Amnesty today responded to recent comments by a former member of the Commission of Investigation into Mother and Baby Homes, indicating that survivors’ testimonies given to its Confidential Committee did not inform its final report findings.
“This report is now clearly so fundamentally flawed that can no longer be defended by the Government as ‘the truth’. In fact, the report is itself an impediment to truth and justice, and at some points harms survivors,” said Colm O’Gorman, Executive Director of Amnesty International Ireland.
“The right to truth is a critical component of survivors’ right to redress. Without full truth, justice will be impossible.
“We wrote to the Taoiseach and Minister O’Gorman in April expressing concern at the serious gaps in the information uncovered by the Commission in its final report, the findings made and their analysis. We noted that many of the Commission’s conclusions are contradicted by survivor testimonies to the Confidential Committee. Recent comments that this evidence was effectively disregarded are shocking. This would be a betrayal of all those who give evidence to the Confidential Committee.”
Amnesty also called on the government to acknowledge that the report cannot stand as an official record, to make the archive available to survivors and to also recognise that a rejection of this report is not an impediment to progressing the redress scheme.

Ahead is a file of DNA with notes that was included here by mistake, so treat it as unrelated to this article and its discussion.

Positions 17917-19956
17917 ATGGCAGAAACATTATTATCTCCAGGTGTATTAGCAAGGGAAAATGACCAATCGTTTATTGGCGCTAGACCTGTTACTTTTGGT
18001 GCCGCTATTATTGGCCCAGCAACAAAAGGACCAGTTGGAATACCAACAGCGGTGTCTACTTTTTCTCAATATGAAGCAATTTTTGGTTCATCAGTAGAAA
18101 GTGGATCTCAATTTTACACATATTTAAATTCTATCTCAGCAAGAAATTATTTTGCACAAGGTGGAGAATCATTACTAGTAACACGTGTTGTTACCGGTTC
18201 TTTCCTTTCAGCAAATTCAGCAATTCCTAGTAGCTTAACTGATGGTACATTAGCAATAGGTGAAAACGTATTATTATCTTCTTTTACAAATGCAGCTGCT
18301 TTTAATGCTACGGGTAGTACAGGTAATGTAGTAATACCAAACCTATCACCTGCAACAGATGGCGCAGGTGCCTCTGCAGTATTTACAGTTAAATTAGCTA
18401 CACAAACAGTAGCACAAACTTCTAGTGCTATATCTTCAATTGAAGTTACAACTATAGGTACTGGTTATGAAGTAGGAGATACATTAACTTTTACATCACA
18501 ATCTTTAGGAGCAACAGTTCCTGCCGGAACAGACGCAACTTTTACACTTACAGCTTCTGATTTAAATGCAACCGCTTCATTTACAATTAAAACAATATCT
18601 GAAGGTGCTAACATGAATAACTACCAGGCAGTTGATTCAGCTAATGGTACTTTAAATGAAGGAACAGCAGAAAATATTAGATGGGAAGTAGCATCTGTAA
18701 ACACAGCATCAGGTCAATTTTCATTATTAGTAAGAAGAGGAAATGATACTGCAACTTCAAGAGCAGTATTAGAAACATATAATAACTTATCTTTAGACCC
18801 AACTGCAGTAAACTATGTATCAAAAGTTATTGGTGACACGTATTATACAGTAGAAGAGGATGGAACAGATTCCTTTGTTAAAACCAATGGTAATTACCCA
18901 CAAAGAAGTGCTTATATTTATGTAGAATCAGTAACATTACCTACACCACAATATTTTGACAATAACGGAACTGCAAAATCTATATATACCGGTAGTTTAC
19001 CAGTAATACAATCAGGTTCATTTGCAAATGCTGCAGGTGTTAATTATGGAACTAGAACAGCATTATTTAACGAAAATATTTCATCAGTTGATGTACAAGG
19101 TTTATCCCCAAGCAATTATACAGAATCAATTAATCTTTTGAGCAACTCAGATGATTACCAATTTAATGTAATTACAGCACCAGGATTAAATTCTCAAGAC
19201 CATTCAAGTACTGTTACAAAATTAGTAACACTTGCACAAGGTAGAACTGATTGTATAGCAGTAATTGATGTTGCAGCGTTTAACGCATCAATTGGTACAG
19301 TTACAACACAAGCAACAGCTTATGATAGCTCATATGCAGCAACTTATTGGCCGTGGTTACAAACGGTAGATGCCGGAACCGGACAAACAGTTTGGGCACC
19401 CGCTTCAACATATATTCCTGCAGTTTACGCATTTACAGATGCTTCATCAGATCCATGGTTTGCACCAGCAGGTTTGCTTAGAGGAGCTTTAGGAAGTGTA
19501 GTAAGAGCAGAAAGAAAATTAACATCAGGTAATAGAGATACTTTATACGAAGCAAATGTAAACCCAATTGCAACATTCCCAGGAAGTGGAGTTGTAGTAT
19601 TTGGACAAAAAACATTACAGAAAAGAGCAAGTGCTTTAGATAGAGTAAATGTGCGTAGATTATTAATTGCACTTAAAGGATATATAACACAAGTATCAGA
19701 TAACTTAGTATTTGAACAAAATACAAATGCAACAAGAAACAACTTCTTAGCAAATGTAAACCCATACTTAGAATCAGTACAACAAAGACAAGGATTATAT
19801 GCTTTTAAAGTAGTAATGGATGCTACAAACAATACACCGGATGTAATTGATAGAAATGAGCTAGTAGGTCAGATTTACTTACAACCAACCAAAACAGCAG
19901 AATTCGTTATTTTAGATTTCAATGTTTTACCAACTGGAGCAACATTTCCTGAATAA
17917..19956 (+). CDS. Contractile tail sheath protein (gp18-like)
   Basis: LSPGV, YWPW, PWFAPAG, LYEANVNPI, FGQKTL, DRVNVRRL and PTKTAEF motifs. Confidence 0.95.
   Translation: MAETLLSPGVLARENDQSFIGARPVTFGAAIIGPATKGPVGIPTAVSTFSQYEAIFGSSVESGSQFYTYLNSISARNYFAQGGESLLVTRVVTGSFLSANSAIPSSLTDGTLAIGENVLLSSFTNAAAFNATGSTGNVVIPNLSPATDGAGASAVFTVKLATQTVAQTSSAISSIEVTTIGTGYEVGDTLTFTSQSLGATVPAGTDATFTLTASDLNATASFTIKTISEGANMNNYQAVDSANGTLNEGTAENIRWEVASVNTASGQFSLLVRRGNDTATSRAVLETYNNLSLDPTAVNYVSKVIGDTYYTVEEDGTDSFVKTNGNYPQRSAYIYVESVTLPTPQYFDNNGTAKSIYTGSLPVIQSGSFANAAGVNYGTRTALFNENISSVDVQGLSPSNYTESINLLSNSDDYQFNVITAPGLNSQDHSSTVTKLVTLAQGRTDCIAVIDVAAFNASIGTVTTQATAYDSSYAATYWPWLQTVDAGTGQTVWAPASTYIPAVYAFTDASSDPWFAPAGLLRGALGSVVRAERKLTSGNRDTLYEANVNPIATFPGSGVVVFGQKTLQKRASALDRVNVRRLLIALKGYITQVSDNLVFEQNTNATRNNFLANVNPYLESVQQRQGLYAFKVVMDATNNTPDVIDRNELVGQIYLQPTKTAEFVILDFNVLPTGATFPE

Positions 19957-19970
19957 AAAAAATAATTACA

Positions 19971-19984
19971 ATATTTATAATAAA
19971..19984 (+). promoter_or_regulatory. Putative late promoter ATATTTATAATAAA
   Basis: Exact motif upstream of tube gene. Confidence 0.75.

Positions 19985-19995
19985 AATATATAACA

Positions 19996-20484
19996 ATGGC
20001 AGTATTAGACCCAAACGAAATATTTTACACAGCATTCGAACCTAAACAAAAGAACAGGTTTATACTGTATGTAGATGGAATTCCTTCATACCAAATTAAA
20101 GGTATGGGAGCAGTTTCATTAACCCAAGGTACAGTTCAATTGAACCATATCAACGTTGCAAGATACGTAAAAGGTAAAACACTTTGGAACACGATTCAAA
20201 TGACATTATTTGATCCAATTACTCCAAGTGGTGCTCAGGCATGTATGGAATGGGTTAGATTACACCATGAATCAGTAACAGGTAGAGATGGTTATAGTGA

“It remains the Government’s legal obligation to ensure full truth, justice and reparation for all survivors of human rights abuses in these ‘homes’. This report is far from a full and comprehensive account of what happened to women and children in these institutions. We call on the Government to finally acknowledge that it cannot and will not stand as the official record of what women and children experienced. It must put in place measures to address the harm done by these gaps and weaknesses. This includes making the Commission archive available to survivors,” said Colm O’Gorman.
“Despite the serious shortcomings in the Commission’s report, the Government can and must progress its redress scheme for the harms that have been identified. It should not use that as a reason to delay redress. It must, of course, also ensure the full range of human rights violations is investigated.
“The report’s recommendations on redress and financial reparation are extremely limited though, and must not be followed. Survivors must be able to participate effectively in this process and be consulted. They must be treated with full respect for their rights and dignity this time.”
Amnesty also highlighted that lessons must be learned from this Commission process, or the state will again fail survivors of institutional human rights abuses like it did with the Magdalene Laundries.
“In 2014, we wrote to the then Taoiseach asking that the Commission be mandated to conduct its investigation through a fully human rights compliant framework, and that the process respect the rights of survivors to an effective remedy. This did not happen. The government must now put this right. Otherwise, like with the Magdalene Laundries, Ireland will again be repeatedly criticised by UN human rights bodies for failing survivors.”
The 2013 McAleese report of an interdepartmental review of state interaction with the Magdalene Laundries has been presented by successive governments as something it was not. There still has not been a thorough and independent investigation into the entirety of human rights abuses experienced by women and children in those institutions.